* Attorneys Justin Frankel and Jason Newfield head a disability insurance law firm (www.frankelnewfield.com) that: 1) Works with patients before they file long term disability benefit claims to negotiate medical, paperwork, and insurer minefields; and 2) Represents policyholders whose disability claims have been denied or delayed. They represent many claimants across the US with potentially disabling ‘invisible’ illnesses such as fibromyalgia (FM), and chronic fatigue syndrome (ME/CFS).
Surveillance and Investigation Tactics Used by Disability Insurance Companies – The Importance of Knowing What to Expect
The great news is, you are having a good day. You got out of bed and went outside for the first time in weeks. The bad news is, you were having a good day and went outside and walked right into the field of a video camera being used by an investigator working for the disability insurance company.
From the moment that you file a disability claim, information gathering begins, from reviewing medical records and interviewing your neighbors to videotaping your activities. They are gathering evidence in an effort to deny your claim.
Here’s what you need to know about surveillance and investigations of disability claims:
You’re Not Paranoid – They Really Are Watching You
• Video surveillance is cheap and easy to conduct and open to a great deal of abuse.
• Surveillance is more frequently used by insurers in cases where claimants allege disability based on ‘invisible’ conditions like Fibromyalgia and Chronic Fatigue Syndrome (ME/CFS).
• And surveillance is commonly used in high benefit claims, where the insurer is motivated to terminate or deny a potentially expensive claim.
A “Good Morning America” investigative team reported on several cases of claimants whose benefits were cut off after the use of undercover surveillance videos. The investigators staked out one person’s doctor’s office.
Our own office has defended many claimants who were videotaped going to the doctor – and told these trips were proof that they were capable of working at highly physical jobs. Therefore:
• Make note of your activities outside of your home.
• Note the day, date and time of all appointments.
• If you have been advised by your physician to have physical therapy or join a gym and exercise, make sure that your medical records reflect this.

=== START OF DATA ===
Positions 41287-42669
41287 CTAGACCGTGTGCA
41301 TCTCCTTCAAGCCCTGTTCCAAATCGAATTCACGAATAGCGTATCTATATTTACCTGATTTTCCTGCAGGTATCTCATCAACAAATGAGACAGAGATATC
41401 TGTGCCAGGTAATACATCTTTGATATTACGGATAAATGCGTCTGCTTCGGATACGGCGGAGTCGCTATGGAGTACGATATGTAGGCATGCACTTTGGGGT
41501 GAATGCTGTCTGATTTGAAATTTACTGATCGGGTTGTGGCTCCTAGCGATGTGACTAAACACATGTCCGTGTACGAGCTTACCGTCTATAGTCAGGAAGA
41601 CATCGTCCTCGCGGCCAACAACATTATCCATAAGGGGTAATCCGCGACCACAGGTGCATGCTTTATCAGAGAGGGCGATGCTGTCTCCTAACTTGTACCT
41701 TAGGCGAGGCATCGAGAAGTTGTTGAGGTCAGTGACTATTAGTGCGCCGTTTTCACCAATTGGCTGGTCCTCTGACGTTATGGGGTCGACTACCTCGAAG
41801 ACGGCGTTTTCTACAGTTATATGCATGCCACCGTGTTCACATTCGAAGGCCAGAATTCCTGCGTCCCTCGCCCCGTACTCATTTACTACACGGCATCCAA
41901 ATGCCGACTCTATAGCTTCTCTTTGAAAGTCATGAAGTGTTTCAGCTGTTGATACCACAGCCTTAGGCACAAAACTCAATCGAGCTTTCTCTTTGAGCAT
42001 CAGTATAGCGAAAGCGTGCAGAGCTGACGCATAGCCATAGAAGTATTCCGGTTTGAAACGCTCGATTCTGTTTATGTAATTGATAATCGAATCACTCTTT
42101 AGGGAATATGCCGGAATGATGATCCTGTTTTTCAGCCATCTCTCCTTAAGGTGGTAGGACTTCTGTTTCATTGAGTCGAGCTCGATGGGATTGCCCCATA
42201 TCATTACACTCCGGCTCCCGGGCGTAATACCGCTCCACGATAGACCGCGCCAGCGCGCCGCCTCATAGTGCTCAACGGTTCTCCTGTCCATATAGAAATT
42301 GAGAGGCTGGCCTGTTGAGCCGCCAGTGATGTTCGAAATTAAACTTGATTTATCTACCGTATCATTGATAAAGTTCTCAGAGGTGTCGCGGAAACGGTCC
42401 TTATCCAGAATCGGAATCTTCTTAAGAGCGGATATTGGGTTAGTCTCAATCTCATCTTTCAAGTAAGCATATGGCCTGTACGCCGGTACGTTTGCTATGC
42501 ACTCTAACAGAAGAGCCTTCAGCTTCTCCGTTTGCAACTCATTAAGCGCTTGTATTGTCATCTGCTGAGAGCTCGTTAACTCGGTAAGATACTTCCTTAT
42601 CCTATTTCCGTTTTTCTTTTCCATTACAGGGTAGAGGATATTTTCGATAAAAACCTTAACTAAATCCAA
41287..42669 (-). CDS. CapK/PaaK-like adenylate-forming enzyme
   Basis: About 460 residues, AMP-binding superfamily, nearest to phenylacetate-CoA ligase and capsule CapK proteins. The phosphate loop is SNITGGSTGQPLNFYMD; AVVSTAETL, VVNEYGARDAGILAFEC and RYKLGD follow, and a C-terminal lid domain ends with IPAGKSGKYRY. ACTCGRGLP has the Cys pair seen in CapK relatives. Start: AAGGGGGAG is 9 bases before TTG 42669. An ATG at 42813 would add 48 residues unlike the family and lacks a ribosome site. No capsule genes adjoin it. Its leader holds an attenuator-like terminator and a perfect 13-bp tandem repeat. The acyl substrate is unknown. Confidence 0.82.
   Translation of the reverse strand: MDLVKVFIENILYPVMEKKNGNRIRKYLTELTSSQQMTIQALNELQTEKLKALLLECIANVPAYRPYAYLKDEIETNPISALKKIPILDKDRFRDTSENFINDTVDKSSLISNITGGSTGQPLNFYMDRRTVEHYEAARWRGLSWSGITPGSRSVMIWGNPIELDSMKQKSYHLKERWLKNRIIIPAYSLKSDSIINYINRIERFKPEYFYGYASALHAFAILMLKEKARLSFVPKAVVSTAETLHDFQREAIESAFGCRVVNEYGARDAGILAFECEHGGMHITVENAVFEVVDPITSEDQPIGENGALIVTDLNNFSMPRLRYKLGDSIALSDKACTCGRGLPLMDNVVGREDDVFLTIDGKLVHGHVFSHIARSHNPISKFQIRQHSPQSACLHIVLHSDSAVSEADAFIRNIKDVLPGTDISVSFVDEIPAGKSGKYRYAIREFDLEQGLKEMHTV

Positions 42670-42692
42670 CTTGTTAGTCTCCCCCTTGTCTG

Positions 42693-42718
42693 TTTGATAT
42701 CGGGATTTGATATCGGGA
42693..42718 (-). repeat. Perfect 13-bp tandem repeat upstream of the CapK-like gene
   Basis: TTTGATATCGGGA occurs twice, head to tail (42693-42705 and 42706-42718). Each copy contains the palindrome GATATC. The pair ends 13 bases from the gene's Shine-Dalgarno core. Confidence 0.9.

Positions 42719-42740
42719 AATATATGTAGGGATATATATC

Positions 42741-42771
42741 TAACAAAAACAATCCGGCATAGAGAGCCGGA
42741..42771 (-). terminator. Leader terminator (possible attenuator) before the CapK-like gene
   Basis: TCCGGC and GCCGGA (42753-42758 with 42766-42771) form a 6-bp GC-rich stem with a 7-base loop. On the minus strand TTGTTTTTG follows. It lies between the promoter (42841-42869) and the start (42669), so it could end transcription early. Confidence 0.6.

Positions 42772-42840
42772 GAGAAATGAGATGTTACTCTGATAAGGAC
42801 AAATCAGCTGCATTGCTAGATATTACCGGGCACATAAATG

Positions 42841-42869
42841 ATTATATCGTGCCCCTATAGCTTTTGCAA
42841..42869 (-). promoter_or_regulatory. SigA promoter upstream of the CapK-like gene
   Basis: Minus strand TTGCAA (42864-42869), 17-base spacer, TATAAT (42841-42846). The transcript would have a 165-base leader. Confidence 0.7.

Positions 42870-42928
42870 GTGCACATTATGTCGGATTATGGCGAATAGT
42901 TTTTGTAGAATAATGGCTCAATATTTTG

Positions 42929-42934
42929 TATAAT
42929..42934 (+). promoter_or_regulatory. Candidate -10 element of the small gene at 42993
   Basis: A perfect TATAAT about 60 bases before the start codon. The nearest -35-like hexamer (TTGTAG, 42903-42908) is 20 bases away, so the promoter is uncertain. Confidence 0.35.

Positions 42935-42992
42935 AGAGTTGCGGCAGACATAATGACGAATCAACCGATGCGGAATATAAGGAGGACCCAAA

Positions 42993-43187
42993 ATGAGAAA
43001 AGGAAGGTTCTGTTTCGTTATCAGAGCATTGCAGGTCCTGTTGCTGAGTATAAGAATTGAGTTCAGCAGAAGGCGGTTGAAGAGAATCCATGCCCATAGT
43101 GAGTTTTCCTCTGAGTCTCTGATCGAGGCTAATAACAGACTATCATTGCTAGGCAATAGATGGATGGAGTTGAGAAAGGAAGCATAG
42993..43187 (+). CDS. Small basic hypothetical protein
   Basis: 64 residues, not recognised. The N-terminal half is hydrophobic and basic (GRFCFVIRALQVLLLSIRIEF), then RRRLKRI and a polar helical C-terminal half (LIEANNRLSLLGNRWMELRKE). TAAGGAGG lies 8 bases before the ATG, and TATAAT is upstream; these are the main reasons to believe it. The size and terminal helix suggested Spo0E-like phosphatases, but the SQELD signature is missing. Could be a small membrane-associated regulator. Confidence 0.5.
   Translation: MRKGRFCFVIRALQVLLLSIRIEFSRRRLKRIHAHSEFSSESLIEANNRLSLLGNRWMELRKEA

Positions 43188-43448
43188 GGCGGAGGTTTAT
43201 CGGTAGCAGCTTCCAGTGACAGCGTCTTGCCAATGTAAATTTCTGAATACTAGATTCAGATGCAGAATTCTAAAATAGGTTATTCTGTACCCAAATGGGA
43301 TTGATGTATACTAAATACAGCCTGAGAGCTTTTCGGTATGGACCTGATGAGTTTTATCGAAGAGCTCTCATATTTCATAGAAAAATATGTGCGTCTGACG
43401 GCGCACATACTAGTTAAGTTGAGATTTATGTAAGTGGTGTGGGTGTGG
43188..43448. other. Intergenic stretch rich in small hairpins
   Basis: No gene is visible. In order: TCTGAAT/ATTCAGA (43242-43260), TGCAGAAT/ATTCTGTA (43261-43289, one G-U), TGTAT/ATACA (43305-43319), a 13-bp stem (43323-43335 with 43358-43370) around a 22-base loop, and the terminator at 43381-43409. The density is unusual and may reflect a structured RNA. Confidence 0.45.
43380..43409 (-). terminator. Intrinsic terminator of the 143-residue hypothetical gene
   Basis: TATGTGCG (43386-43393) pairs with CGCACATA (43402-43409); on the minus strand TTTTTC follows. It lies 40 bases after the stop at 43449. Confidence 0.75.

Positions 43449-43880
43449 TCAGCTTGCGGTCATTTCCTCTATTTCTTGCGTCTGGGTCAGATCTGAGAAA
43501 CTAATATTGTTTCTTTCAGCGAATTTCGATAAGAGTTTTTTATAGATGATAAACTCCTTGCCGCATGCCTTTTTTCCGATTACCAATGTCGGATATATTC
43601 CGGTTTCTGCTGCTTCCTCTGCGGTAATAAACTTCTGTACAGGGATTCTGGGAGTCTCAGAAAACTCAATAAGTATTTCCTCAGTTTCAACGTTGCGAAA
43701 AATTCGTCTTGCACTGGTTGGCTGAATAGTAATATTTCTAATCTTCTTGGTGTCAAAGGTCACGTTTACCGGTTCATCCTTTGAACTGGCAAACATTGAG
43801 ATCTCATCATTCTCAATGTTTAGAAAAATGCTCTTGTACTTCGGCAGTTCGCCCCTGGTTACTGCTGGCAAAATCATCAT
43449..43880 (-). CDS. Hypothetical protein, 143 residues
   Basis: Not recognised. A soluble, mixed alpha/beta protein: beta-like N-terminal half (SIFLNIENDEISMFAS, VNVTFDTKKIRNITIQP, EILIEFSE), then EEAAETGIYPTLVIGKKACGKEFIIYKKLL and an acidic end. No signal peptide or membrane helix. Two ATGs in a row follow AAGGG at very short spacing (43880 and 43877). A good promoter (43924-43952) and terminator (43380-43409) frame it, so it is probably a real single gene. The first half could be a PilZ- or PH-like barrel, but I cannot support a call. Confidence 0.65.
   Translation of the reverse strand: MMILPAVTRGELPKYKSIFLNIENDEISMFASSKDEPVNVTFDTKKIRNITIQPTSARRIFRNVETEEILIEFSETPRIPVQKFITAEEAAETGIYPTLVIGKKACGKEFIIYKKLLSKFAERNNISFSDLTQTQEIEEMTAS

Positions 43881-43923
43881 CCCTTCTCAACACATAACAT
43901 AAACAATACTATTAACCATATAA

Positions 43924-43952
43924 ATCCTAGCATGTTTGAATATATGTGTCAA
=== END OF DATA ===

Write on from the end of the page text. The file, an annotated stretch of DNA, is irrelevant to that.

In a published federal court decision, a major insurance company that routinely uses video surveillance acknowledged that surveillance is an aggressive tactic. This was one case where its videotaping would have supported a policyholder’s claim for disability benefits. However, the company instead chose to rely on a doctor’s vague assessment – a mistake on its part, as the findings were unclear and only based on a partial review of the medical records.
The Intrusive ‘Field Visits’
We consider the Field Visit interview to be a cruel and unfair tactic. Patients who are ill and homebound are extremely vulnerable, and field visits take advantage of their weakness.
• An unannounced and seemingly friendly visitor knocks on your door. You are not expecting a visitor, so you are off guard. You are not well, making you highly vulnerable.
• The seemingly friendly conversation, which takes hours and is exhausting, becomes confrontational when the interviewer suddenly opens up a monitor to show surveillance video of you going to the doctor’s office, walking outside of your home – and demands to know whether or not your visits to the doctor would be the same level of difficulty as ‘going to work’.
We recommend that our clients call us immediately if someone knocks at their door and wants to interview them without notice.
• Tell the person that you are not well enough for an interview, get a name and a phone number, and tell them you will call them to make an appointment.
• Have another person present when you meet with them. Depending on the language of your contract, you may be required to have such an interview, but you have the right to set the time and have a family member or friend present.
• You may also want to record the interview, with an audio device or video camera of your own, to make sure that the information is not distorted.
Investigation in General
• A disability insurance claim immediately opens the possibility of surveillance and investigation.
• If your claim involves being unable to travel to get to work, you may be videotaped if an investigator sees you driving or traveling.
• If you call the insurance company from a phone not located in your home, Caller ID records can be used to prove that you are able to travel.
• Think like an adversary. BE CYNICAL and on the defense.
Your neighbors may be interviewed, family members may be called with seemingly innocent questions.
Claimants must be mindful of their activities while in the claims process and while benefits are being paid.
In summary, disability insurance companies will use investigation techniques that present no-win situations, so it is important to know what to expect.
Being prepared for the investigation that is likely to follow filing a claim for a potentially disabling but ‘invisible’ condition like Chronic Fatigue Syndrome (ME/CFS) or Fibromyalgia can be helpful.
And if your claim has been denied based on the information gathered through an investigation, do not accept that the denial without a fight.
– Justin Frankel and Jason Newfield, Attorneys at Law, May 2011
[For insights regarding an earlier stage in the claims process, see Frankel & Newfield’s recent article “Avoiding the Disability Claim ‘Brush-Off’ – What You Need to Know.”]
Note: This article is published with the intent to provide general information and is not intended, nor should it be used, as a substitute for legal advice rendered by a professional in the context of a specific situation.